Cambridge and Somerville Local First - 2011 Coupon Book - Shift Your Shopping to Local First

Somerville Clothing & Coin Drive

Jun 20 1:50 pm


What if the outfit you’re wearing right now was the only clothing you had? And, what if you’d been wearing it for days, or even weeks?

  • You’d have no protection from the sun, rain or cold.
  • You couldn’t go to court to get a restraining order or to fight for custody of your kids.
  • You couldn’t carry yourself with pride to a GED class, a job interview, or even a free meal at the local church.

How would you do laundry? And, how could you possibly think about creating a better situation for yourself, if you had to spend most of your time worrying about how to meet your most basic needs?

Second Chances brings people from our community together to help other community members in need. By using local resources and working through local nonprofits, we can have the greatest benefit and most efficient impact.

I hope you’ll join Second Chances at the Somerville Community Growing Center on Wednesday, June 22 from 5 to 7 p.m. We’ll be having a Clothing and Coin Drive to support people in our community who need your help. Second Chances provides free clothing, shoes, accessories and gift cards to more than 400 people in our community each year.

By donating to Second Chances, you are investing in the future success of hundreds of people in our own community who are experiencing crises or temporary setbacks. You are also offering a second life for gently used clothing, shoes and accessories, conserving valuable natural resources instead of straining our already overflowing landfills.

Have you heard of Second Chances? We’ve been quietly working in Somerville since 2005. Since then we have provided great outfits for more than 1,900 homeless and low-income people in our community and recycled or reused more than 268,000 pounds of clothing, shoes, accessories and more. Second Chances is tiny – it’s just me and a handful of volunteers each year, with donated space and lots of donated time, materials and clothing.

In a little more than five years, Second Chances has built a reputation for efficiently and effectively providing clients with the clothing they need to take the next steps to a better future, but we are still small, and the need for our services has grown every year since we began. Here’s where our community can help!

You can help by donating:

* Clothing – at our conveniently located donation bins or one of our public clothing drives. Details »
* Funding – sponsor Second Chances or make a financial contribution to support our work. Help us online or send a check. Details »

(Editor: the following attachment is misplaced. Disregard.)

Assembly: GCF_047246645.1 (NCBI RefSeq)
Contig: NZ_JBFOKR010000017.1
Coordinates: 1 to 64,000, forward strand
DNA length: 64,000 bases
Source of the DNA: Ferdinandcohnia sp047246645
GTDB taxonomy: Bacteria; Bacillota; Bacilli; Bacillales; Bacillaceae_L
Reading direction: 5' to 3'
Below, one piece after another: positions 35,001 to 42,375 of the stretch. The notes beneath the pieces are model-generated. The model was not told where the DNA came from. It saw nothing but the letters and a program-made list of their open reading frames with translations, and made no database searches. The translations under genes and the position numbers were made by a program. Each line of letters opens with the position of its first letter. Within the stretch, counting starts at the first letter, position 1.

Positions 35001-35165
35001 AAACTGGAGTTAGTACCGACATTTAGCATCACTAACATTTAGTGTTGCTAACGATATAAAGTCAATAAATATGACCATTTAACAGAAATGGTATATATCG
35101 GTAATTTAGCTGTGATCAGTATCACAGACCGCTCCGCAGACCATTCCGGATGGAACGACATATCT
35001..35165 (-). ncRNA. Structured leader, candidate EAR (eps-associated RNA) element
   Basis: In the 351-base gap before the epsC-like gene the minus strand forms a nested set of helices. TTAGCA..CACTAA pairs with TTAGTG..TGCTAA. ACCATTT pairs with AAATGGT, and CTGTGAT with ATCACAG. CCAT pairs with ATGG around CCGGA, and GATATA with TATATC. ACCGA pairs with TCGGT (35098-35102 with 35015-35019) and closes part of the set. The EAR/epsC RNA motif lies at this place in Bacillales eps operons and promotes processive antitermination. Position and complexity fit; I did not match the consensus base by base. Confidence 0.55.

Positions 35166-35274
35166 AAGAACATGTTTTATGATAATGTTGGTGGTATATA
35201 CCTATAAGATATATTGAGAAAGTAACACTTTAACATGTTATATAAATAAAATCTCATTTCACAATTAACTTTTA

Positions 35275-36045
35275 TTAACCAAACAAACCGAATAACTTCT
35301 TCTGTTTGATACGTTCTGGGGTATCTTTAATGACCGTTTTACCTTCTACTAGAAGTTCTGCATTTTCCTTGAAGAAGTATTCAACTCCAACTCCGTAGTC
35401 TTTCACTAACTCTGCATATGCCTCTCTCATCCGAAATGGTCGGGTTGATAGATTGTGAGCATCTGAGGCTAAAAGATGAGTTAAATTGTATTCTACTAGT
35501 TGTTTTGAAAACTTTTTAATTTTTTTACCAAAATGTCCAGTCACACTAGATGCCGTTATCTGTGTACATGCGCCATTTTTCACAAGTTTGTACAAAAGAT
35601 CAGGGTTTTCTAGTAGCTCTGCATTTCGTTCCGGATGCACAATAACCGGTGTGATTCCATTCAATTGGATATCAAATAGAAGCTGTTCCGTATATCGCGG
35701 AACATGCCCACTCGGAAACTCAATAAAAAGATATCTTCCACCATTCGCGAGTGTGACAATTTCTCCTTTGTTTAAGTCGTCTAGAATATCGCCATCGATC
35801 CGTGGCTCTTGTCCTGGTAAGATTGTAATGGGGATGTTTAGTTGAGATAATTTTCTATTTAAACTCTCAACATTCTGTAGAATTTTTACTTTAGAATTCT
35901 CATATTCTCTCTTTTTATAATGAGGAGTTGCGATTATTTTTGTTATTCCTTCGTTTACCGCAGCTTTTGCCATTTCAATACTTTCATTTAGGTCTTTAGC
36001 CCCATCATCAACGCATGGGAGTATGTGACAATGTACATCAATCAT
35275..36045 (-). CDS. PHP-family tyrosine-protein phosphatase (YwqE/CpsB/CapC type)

* Time and skills – volunteer with us. Volunteer your time and skills at the clothing drive or any other time. We need help with marketing, events and much more. Details »
* Space – sponsor one of our clothing donation bins at your business, social organization or congregation. Details »


* Coordinate a clothing drive or fundraising event. Details »
* Got an idea? I want to hear it. Contact me »

On Wednesday, June 22nd from 5 to 7 p.m. you can help by donating clothing, shoes, accessories and coins - we certainly won’t turn away your checks or dollar bills either – at our Somerville Clothing and Coin Drive. I really hope to see you there.

- Andrea Shapiro
Founder/CEO and President
Second Chances
Clothing Donation Program
Somerville, Massachusetts
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Second Chances’ blog »
Facebook fan page »

Cheers to everything local! A Journey to the Boston Shaker

Mar 22 11:38 am

By Alison Preston (@themoxstopshere)

Glassware Display

Last month, I began an adventure. The challenge: use the 2011 SLF Coupon book and explore local business. As a new resident to the Boston area with the coupon book as my map, I am sure to discover fun stops around the city while supporting local business.


While turning the pages of my SLF book, I noticed a 20% coupon from The Boston Shaker. As a cocktail enthusiast, I’ll admit my skills lie with drinking more than creating. As my tastes for a Manhattan and an old fashioned have developed, so has my interest to create and understand the ingredients. From recent research I was curious about bitters, and The Boston Shaker in Davis Square was a great place to continue my quest to find out more.

This cocktail supply shop was born as Adam Lantheaume, proprietor, grew tired of not finding all the supplies for a good cocktail in one centralized location. At The Boston Shaker, you can find everything from vintage glassware that Adam discovers, to cocktail creation supplies, books, and professional grade glassware to hold your drinks.

A Variety of Shakers of Course!

I was greeted by Jessica, who was eager to help with my education. After a short introduction to the shop, I had already noted two pluses for a new enthusiast:

The shop layout always has the customer in mind. Items are displayed to be approachable for expert mixers as well as new enthusiasts.
The Boston Shaker is only stocked with items well loved by the employees. In my opinion, when love is a part of the process, you can be certain the quality is exceptional and customers will return for more.

As I stated earlier, my main interest for this trip was bitters - a staple in numerous cocktails. The Boston Shaker provides an eclectic selection of bitters with varying tastes and intentions behind each brand. I learned that bitters not only add something special to a cocktail, but also possess herbal properties and stimulate digestion. To help with my decision, we did a tasting of different products. As I learned from Jessica, bitters aren’t usually enjoyed alone, but mainly in addition to other spirits. To test, we followed these steps:

• Smell the bitters, taking in the scent at the beginning and end of a whiff. This might be the best way to test the flavor.



• For further examination, I touched my finger to a sample cup and put a small drop on my tongue to observe the taste.